The Financial Times is starting the year with a diet — for its webpages, which have been slowed with all manner of ad tech and analytics gunk over the years. That means, according to FT product head Bede McCarthy, going from a “culture of addition” to a “culture of subtraction.”
The rise of ad blocking has been a wake-up call at many publishers to take a hard look at the user experience. At the FT, that comes down to speed. The goal: get pages to load in under a second, down from the 14 seconds it could take for a page to fully load on its previous legacy site, according to McCarthy.
“We want to understand the relationship between speed and engagement so that when a stakeholder asks us to add a script because it will increase revenue by X, then we can understand that adding 0.5 seconds of load time will affect engagement and subscriptions by Y,” McCarthy said. “Previously, we didn’t have any framework to make those trade-offs.”
The focus on page load time comes as the FT is building the next version of its site, dubbed “Next FT,” and A/B testing to determine how user engagement is affected by page-load speeds. Some pages are being run deliberately slowly, according to McCarthy.
There are two main load speeds the FT measures: “initial load,” which is what it takes to get content in front of a user, and “total load,” when all the asynchronous scripts have completed. The latter takes much longer and often is unnoticed by the user, McCarthy said.
Currently, the FT averages 1.5-2.o seconds to load the content and about 4.0-4.5 to load the rest in the background, according to McCarthy, although those times also include the users for whom the publisher is deliberately slowing down the site. A test on Pingdom found the FT.com homepage takes over four seconds to load currently.
The publisher is also scrutinizing typefaces, coding and ad tech used on pages to see what is hindering page-load speeds, particularly on mobile, where bounce rates are typically higher for all publishers.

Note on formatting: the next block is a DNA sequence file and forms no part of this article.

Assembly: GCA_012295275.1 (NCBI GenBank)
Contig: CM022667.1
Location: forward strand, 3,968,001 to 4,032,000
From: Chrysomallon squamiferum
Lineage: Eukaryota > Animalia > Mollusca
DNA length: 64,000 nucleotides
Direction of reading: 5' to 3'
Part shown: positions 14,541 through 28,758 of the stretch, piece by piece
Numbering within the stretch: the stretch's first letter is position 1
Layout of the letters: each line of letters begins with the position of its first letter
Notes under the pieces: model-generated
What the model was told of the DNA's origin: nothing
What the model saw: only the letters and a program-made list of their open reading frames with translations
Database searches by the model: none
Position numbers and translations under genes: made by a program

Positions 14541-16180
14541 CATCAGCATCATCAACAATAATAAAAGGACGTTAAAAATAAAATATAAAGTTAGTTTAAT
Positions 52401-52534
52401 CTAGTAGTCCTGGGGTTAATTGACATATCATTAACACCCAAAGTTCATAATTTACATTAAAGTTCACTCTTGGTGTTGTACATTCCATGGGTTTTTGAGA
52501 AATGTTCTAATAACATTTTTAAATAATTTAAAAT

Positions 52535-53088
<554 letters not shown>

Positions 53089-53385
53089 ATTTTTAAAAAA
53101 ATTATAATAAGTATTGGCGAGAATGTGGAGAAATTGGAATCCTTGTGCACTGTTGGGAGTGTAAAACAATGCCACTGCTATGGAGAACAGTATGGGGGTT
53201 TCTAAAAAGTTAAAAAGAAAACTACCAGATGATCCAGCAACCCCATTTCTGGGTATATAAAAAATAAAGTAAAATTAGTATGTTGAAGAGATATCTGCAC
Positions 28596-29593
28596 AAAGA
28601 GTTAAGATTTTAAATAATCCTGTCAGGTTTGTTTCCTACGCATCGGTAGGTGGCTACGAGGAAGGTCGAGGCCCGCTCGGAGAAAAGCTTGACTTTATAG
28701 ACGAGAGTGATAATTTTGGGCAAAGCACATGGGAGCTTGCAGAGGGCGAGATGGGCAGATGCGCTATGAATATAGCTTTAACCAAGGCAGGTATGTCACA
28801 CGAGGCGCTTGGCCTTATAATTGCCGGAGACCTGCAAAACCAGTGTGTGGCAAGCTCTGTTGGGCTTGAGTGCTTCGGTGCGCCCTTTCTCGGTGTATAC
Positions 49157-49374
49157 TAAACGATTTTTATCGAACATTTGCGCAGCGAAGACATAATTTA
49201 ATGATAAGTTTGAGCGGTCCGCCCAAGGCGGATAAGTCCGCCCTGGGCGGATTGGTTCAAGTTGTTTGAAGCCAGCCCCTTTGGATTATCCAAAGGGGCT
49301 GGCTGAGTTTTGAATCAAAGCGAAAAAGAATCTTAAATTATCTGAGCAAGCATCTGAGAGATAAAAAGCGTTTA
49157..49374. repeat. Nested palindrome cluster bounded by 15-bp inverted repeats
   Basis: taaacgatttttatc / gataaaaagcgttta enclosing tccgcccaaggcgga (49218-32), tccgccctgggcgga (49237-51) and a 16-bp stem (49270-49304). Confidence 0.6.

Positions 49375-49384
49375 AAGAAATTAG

The FT has an advantage over most publishers that are heavily reliant on ad revenue: It has 550,000 digital subscribers who can either pay a weekly £7.55 ($10.80) for a premium subscription, or £5.35 ($7.65) for a standard subscription. That means that while ads are a part of the revenue equation, they’re not the be-all, end-all. Having multiple revenue streams makes it easier to improve its existing products rather than create new ones using the latest tech, according to McCarthy.
“The term ‘mobile-first’ has become a cliché, but it’s forcing publishers to make difficult decisions. Viewing our site through the lens of speed is everything now,” he said.
The FT site is less cluttered than some of its peers with trackers that slow sites down, according to Ghostery. The FT homepage has 13 trackers, according to Ghostery. The Wall Street Journal has 24. There is still room for improvement, though. According to Google’s PageSpeed Insights tool, the FT’s homepage scores 40 out of 100 for mobile performance. Desktop ranks slightly better, at 59.
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Next FT’s design, content and ads reflect its aim of being more customer behavior-focused, he said. It is now adopting what Bede calls a “front-page mentality” of print when designing mobile experiences, ensuring the content and features are stripped back to the bare essentials. For its webpages, it cut back on ads, marketing scripts and analytics tools.
“There are a plethora of tech companies pitching anything from analytics packages to personalization software, all stuff that can slow things down,” McCarthy said.
Of course, Google and Facebook both now offer speedy mobile page-loading options for publishers via Accelerated Mobile Pages (AMP) and Instant Articles. McCarthy said the FT is also running experiments with AMP to see what design experience works best with the new capabilities.
Image courtesy of the FT.